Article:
Young doctor displaced by Sudan's conflict helps others forced to flee
She had been working at a hospital in the capital and planning to begin further studies in medicine at Sudan International University when the violence began unfolding on her doorstep.
Her new reality became shelling, airstrikes, and gunfights. Like many of the city’s 5 million inhabitants, she and her brother were trapped in their home, relying on dwindling supplies of water and soft drink and some food given to them by neighbours. Her younger brother, Ibrahim, went out to try to find water during a brief lull in the fighting, but was shot in the leg.
Neighbours rushed him home and Razan convinced a truck driver to transport them to a nearby hospital. Inside, a scene of chaos greeted them – wounded individuals sprawled across corridors, and medical staff trying to tend to a relentless stream of patients. The bullet was removed from Ibrahim's leg, but before surgery could begin, armed men stormed the hospital, forcing everyone to flee.
While most of their neighbours had left, Razan's dedication to her injured brother kept her rooted, unable to flee until he was strong enough to move. Finally, after nine days, they left Khartoum with a single suitcase, boarding a southbound bus to the city of Wad Madani for three days where Ibrahim was successfully operated on.
They then took another 2,000-kilometre bus trip to the northern city of Wadi Halfa. From there, they hoped to cross into Egypt and reunite with their parents who had been living in Saudi Arabia for some time before the conflict started.
Their plans were shattered when they discovered the visa requirements and the long queues at the Egyptian consulate. Meanwhile, all the city’s schools and mosques were already fully occupied by about 8,000 displaced people. The two siblings joined the hundreds of people sheltering in the city park, where they have spent the last three months.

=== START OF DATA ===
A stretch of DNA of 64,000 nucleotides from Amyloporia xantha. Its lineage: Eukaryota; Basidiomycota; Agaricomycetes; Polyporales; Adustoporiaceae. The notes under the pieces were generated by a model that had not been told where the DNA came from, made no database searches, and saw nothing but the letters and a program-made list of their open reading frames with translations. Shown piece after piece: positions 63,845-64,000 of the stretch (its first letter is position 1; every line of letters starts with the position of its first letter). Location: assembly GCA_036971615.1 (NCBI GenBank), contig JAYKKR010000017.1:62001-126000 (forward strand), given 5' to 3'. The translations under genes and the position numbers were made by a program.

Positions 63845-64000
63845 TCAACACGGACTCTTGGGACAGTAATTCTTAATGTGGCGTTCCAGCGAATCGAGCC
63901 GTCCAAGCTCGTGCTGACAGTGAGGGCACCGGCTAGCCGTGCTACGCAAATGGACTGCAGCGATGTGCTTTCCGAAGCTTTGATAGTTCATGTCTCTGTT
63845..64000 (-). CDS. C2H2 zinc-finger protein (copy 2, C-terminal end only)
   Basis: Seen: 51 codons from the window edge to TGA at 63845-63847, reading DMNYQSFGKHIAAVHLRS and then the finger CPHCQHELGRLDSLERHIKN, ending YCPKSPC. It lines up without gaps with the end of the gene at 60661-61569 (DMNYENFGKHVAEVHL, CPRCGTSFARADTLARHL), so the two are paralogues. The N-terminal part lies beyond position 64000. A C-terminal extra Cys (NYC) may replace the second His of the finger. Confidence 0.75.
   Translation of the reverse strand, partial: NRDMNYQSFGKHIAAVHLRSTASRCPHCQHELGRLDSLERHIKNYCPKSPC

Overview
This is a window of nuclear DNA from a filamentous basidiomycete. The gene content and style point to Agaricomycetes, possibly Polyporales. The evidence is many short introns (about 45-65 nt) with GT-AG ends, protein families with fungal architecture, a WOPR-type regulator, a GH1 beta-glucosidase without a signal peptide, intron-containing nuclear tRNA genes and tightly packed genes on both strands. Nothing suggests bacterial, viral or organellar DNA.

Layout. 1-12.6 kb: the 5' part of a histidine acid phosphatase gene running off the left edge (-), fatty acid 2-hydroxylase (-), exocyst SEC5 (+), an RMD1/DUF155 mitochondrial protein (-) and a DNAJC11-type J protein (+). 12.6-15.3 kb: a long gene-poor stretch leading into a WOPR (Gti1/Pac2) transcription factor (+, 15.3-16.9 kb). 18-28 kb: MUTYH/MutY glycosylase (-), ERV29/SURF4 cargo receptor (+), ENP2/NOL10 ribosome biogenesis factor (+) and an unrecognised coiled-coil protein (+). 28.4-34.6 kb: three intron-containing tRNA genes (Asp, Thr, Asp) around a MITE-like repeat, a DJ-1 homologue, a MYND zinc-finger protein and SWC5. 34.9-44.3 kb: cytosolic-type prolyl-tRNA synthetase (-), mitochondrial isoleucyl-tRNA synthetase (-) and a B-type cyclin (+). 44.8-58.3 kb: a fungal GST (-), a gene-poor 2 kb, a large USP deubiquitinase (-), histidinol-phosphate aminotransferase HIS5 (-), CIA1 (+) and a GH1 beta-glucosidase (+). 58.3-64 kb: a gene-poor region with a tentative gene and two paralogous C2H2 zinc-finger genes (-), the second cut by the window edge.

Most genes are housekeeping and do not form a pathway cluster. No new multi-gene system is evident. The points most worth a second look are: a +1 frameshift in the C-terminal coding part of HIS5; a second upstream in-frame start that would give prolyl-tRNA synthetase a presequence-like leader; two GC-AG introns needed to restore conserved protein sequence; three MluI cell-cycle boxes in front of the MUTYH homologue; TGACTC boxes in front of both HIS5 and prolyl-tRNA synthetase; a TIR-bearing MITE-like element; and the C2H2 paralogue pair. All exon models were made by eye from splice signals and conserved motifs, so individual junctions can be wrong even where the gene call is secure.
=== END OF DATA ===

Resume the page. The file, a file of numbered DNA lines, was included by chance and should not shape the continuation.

Razan and her brother are among an estimated 3.8 million people who have been displaced inside Sudan since the conflict began. They are scattered across the country, in new gathering sites for the internally displaced, in locations close to existing refugee camps, and in border areas, with little food and water.
Life in Wadi Halfa is worlds apart from Razan’s life in Khartoum where she spent her weekends in cafes by the Nile and taking horse-riding lessons. Now she sleeps beneath a tarp, sometimes awakened by sandstorms. Dawn brings a 10-minute walk to the nearest latrine.
"Collaborating with UNHCR has given me a purpose."
Despite her harsh new existence, Razan decided to volunteer to assist other displaced people. She uses her medical skills to help those living alongside her in the park, many of whom suffer from dehydration and malaria. She also joined other volunteers working with the UN Refugee Agency, UNHCR, to identify and register newly arrived people and to ensure they receive relief items such as blankets, plastic sheets, jerrycans, and solar lamps.
“Her experience as a doctor and her journey as a displaced person make her uniquely qualified to help, and work with the community to identify and respond to their needs," said Daniel Kahura, UNHCR's Protection Officer in Wadi Halfa.
“Collaborating with UNHCR has given me a purpose; I am no longer [only] a recipient of aid. It has also kept me busy while I was spending days just waiting for a miracle and thinking about my life,” explains the young doctor.
Her gaze is now fixed on the future. She still hopes to travel to Egypt and then Saudi Arabia to reunite with her family. There she hopes to rekindle dreams of furthering her medical studies put on hold by the conflict.